As your organization starts growing it becomes much harder for the founders to divide as much time as they used to with sales. Hiring and strategy become barriers for allowing the early employees to contribute to selling the way they used to. As this starts to occur, organizations will look to bring on help. When done properly, sales reps can assist in keeping the growth of the company going. They can also give your executives more time for strategic tasks.
Sales reps are nothing new to businesses. And while effective, there are some common problems that business owners make when they bring them in. Sometimes hiring a new position actually puts more work and stress on your plate not less. Most leaders don't take this mind, hiring first and then figuring out the rest later. This is a recipe for disaster.
If you're thinking about hiring your first sales rep, read the common mistakes people make below. Avoid these and I promise you and your new employee will be much happier and productive.
1. Hiring Before You Need To
This happens to so many entrepreneurs who get overly excited about their product. I've made this mistake before, and it's caused me more migraines than I could handle. Depending on how you structure your deal, you may be able to bring a sales rep on for no initial cost. But just because you can afford to bring in more help, doesn't mean you need to.
Many times, entrepreneurs love the idea of running a big company. Unfortunately, big organizations also come with big problems. The issue is that many business owners don't realize the amount of wasted time that goes into hiring someone that isn't a good fit. There is major risk involved anytime you bring someone new into your company, and it's your job as the leader to be strict on whom you let in.
The other reason why rushing to bring in a sales rep is bad is that it takes away from finding proper product-market fit. If you hire someone who's only incentive is to sell as much as possible, they're not looking for evidence on how to improve the product. Instead, they want to get as many deals closed as they can, no matter what. While you may get away with this in the beginning, rushing to scale before you're ready will come back to bite you.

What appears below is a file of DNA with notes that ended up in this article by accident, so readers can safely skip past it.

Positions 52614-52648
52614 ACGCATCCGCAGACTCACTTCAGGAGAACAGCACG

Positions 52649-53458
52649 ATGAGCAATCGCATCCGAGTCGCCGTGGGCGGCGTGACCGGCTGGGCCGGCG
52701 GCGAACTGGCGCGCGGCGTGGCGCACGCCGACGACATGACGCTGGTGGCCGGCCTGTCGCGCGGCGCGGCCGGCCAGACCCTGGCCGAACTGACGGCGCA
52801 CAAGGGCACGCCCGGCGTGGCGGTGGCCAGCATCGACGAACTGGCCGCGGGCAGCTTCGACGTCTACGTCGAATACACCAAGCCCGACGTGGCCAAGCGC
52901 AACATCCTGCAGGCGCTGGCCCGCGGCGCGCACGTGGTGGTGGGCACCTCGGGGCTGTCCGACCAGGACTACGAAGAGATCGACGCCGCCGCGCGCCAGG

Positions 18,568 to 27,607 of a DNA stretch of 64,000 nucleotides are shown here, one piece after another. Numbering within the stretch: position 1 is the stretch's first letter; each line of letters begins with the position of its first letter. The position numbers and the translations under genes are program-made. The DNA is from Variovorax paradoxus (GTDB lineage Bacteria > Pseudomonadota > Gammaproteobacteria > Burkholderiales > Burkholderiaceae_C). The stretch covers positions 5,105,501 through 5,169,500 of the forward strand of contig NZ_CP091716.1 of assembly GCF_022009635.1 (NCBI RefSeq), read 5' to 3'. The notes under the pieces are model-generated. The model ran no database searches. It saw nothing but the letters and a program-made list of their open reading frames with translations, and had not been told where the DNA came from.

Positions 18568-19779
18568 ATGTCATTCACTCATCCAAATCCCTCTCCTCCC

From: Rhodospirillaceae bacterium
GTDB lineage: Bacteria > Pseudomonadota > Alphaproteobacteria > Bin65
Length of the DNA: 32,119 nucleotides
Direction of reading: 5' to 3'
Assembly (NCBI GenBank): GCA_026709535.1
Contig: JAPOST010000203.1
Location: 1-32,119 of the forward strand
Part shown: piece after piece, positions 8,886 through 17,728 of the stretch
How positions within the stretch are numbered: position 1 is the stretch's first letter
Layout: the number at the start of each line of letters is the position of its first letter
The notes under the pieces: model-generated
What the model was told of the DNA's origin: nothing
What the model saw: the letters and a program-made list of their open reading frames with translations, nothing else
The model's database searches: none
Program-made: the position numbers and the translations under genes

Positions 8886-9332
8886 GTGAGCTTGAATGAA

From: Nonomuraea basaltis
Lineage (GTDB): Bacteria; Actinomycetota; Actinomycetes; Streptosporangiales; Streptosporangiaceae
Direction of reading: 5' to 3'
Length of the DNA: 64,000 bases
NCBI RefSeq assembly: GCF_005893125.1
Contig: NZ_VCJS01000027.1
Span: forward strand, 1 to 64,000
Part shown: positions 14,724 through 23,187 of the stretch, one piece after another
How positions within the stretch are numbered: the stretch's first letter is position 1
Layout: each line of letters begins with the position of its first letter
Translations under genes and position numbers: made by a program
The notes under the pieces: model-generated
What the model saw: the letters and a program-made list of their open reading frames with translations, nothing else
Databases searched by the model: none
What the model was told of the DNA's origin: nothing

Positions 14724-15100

Before you go out hiring reps, take a long look at your team and determine whether you need to or not. Try switching priorities or delegating tasks that others can do. If you don't absolutely need to bring in sales reps, it's worth waiting until the time is right.
2. Not enough time onboarding
So you have a sales rep who's excited to get started, now what? Many times, you have them shadow a few sales and then let them go off on their own. The trouble in this is that you don't have an idea of what they're telling prospects. Depending on their experience, there's many ways they can get themselves and your startup in trouble.
The most common mistake I see with this is that a sales rep doesn't understand the product well, so they start making things up on the fly. To close the deal, they promise the client features that your product doesn't have. Now you've lied to a buyer and will have to explain the misunderstanding. Whoops.
A second blunder I see is that by not properly training the rep, you risk them ruining relationships rather than building ones. There are all types of sales people in the world, but the strategy for selling differs based on the market. Some sellers are great in small transaction deals, but are awful in longer sales. Unless you teach the rep about your market and customer base, they could drive away more business then they bring in.
3. Not ingraining sales reps into the company culture
You should treat everyone that works for your company as a team member. This goes for virtual assistants, lawyers, and your sales reps. Sometimes, executives forget the importance of getting feedback and opinions from their reps. This makes no sense. Ignoring your reps feedback means you are missing out on insights from the purchaser. Instead, you should always be checking in with them to find out what feedback you're getting in your service.
By not getting your new sales hires in the company culture, you also hurt their spirits. Everyone wants their opinion to be heard and feel like they're a part of the team. Unless you have the time to do this, don't hire sales reps. A strong company culture is more important than a monetary incentive any day of the week.